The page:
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Publication numberUS20030020668 A1
Publication typeApplication
Application numberUS 09/915,963
Publication dateJan 30, 2003
Filing dateJul 26, 2001
Priority dateJul 26, 2001
Publication number09915963, 915963, US 2003/0020668 A1, US 2003/020668 A1, US 20030020668 A1, US 20030020668A1, US 2003020668 A1, US 2003020668A1, US-A1-20030020668, US-A1-2003020668, US2003/0020668A1, US2003/020668A1, US20030020668 A1, US20030020668A1, US2003020668 A1, US2003020668A1
InventorsGeorge Peterson
Original AssigneePeterson George Earl
Export CitationBiBTeX, EndNote, RefMan
External Links: USPTO, USPTO Assignment, Espacenet
Broadband polling structure
US 20030020668 A1
Abstract
An antenna structure including at least one antenna element having at least one taper. The taper selected from the group comprising a linear profile, a linear constant profile, a broken-linear profile, an exponential profile, an exponential constant profile, a tangential profile, a step-constant profile, or a parabolic profile. The antenna structure also including a symmetrical ground plane, which is coupled with the antenna element.
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Claims(25)
1. An antenna structure comprising:
at least one antenna element, the at least one antenna element having at least one taper; and
a symmetrical ground plane coupled with the at least one antenna element.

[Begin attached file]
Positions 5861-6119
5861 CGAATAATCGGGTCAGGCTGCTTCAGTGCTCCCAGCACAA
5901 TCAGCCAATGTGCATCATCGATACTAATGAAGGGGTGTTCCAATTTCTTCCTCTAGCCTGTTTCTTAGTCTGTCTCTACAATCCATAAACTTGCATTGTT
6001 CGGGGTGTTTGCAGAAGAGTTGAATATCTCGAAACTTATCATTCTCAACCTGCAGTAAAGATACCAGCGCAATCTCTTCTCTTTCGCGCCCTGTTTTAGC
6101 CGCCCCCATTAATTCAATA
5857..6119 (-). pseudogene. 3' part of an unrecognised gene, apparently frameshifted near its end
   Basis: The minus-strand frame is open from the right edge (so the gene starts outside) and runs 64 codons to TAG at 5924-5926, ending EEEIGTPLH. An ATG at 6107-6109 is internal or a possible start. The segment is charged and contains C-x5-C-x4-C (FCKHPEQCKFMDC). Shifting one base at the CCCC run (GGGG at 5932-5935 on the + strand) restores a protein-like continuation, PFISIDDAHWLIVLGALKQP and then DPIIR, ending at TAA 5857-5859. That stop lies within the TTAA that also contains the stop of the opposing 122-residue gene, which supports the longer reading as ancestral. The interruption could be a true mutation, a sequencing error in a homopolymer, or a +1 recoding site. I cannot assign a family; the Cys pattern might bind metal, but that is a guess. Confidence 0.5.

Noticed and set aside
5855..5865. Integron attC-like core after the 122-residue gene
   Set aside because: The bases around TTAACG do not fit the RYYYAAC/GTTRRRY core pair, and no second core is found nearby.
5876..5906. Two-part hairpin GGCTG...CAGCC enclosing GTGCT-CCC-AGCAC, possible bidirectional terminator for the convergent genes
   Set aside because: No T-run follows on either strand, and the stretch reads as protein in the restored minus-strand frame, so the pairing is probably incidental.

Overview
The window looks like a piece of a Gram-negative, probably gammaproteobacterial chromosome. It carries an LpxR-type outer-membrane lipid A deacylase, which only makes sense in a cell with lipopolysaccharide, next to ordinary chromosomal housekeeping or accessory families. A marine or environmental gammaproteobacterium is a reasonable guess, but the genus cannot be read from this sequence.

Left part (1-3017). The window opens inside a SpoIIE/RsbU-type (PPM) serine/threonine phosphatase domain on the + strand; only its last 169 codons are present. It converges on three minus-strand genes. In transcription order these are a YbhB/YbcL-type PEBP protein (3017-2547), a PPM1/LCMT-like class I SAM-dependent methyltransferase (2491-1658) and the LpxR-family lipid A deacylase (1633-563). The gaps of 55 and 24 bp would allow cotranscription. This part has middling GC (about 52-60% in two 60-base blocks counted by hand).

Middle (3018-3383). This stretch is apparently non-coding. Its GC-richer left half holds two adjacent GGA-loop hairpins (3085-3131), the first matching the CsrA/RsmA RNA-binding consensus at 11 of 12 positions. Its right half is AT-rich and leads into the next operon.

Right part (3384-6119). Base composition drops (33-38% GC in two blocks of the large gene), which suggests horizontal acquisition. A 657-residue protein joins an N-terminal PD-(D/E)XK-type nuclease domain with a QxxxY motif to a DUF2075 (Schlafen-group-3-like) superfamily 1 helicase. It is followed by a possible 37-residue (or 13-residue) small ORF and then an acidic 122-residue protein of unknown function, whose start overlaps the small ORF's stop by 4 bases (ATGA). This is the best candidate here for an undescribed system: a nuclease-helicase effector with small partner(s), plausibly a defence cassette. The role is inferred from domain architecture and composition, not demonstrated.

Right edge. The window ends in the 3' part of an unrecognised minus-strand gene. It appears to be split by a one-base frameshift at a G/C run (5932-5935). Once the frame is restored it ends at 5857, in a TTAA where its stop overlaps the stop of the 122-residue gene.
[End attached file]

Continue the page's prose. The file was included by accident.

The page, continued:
2. The antenna structure of claim 1, wherein the at least one antenna element comprises a travelling wave antenna supporting a phase velocity greater than the speed of light.
3. The antenna structure of claim 1, wherein the taper comprises a linear profile, a linear constant profile, a broken-linear profile, an exponential profile, an exponential constant profile, a tangential profile, a step-constant profile, or a parabolic profile.
4. The antenna structure of claim 1, wherein the antenna structure supports a cigar-like directional three-dimensional beam pattern and a butterfly wing-like directional three- dimensional beam pattern.
5. The antenna structure of claim 1, wherein the at least one antenna element is positioned at an angle from the symmetrical ground plane.
6. The antenna structure of claim 5, wherein the angle is about 90 degree with respect to the x-, y- and z- axes.
7. The antenna structure of claim 1, wherein the at least one antenna element is coupled with the symmetrical ground plane by means of an unbalanced impedance.
8. The antenna structure of claim 7, wherein the unbalanced impedance comprises a coaxial cable.